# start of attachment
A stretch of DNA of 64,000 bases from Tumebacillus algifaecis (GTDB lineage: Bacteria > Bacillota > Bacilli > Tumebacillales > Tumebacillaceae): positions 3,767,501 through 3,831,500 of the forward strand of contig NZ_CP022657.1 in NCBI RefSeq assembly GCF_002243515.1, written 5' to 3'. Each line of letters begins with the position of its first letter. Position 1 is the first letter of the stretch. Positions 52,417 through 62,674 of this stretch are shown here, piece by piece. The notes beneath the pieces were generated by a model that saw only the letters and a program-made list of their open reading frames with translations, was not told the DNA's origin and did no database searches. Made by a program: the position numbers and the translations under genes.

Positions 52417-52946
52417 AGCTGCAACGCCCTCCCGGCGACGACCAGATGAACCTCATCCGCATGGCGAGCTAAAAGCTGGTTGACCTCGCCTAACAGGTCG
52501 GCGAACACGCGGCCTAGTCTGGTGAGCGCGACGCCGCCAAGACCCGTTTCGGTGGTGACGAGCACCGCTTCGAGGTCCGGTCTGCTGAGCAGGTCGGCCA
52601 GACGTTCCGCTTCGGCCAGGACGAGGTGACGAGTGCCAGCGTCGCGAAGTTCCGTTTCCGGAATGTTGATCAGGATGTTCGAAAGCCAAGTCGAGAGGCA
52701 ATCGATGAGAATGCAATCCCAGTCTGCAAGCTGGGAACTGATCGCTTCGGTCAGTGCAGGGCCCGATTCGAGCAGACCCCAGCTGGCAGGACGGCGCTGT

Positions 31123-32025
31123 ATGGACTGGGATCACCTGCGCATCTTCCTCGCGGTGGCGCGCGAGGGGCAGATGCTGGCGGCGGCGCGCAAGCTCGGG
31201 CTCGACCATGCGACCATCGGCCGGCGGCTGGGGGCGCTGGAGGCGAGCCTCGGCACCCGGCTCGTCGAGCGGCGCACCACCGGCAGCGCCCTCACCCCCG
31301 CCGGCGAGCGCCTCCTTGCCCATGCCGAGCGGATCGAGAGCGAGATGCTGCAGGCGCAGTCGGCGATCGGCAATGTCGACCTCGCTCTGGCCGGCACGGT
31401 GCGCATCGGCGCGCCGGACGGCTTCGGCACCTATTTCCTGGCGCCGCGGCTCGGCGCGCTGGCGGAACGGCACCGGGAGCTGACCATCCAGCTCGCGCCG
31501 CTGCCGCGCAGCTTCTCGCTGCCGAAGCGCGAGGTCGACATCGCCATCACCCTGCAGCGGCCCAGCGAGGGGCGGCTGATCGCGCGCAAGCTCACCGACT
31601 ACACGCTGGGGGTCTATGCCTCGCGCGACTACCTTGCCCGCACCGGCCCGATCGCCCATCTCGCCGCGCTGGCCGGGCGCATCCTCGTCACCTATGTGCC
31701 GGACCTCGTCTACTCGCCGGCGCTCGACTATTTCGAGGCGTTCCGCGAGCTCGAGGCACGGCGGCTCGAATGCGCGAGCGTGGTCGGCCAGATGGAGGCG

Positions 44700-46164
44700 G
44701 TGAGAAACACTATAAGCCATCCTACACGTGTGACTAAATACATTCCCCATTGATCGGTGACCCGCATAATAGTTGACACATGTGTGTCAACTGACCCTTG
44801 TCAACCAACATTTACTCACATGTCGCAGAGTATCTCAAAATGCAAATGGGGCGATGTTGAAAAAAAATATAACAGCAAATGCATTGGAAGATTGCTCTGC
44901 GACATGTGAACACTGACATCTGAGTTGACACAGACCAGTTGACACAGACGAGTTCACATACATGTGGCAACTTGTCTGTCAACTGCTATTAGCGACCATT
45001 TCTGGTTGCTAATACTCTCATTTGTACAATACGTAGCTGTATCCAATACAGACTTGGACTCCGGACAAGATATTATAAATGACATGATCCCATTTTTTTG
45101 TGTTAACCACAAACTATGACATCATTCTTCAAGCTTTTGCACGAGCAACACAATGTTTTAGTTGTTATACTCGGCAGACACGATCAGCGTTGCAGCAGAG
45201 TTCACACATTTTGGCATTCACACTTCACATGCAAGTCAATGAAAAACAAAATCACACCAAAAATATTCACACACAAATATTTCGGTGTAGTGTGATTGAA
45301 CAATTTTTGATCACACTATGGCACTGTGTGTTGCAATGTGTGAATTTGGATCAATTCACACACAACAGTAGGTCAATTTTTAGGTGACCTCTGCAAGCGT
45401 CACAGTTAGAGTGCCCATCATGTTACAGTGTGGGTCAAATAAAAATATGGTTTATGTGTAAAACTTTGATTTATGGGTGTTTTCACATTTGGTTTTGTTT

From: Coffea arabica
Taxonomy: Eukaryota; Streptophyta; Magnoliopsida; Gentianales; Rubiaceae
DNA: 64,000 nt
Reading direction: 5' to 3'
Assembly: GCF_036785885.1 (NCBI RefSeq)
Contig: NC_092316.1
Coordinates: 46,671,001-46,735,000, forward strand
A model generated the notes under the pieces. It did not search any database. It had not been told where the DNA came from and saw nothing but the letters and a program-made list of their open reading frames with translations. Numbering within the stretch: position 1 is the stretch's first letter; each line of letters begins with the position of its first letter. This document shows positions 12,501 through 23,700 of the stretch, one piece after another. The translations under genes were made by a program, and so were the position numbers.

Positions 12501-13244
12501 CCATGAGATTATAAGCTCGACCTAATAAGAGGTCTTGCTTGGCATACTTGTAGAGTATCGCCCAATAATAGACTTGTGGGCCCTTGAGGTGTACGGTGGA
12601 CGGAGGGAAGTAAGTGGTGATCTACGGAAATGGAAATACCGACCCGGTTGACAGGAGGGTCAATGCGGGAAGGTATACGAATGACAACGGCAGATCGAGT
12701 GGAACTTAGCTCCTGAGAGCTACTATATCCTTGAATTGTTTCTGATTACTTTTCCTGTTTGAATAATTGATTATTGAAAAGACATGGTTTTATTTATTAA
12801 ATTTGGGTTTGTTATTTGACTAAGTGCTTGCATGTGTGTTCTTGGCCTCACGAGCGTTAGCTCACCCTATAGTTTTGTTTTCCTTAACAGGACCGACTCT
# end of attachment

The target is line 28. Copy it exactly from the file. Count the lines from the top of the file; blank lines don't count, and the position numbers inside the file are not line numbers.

Reading direction: 5' to 3'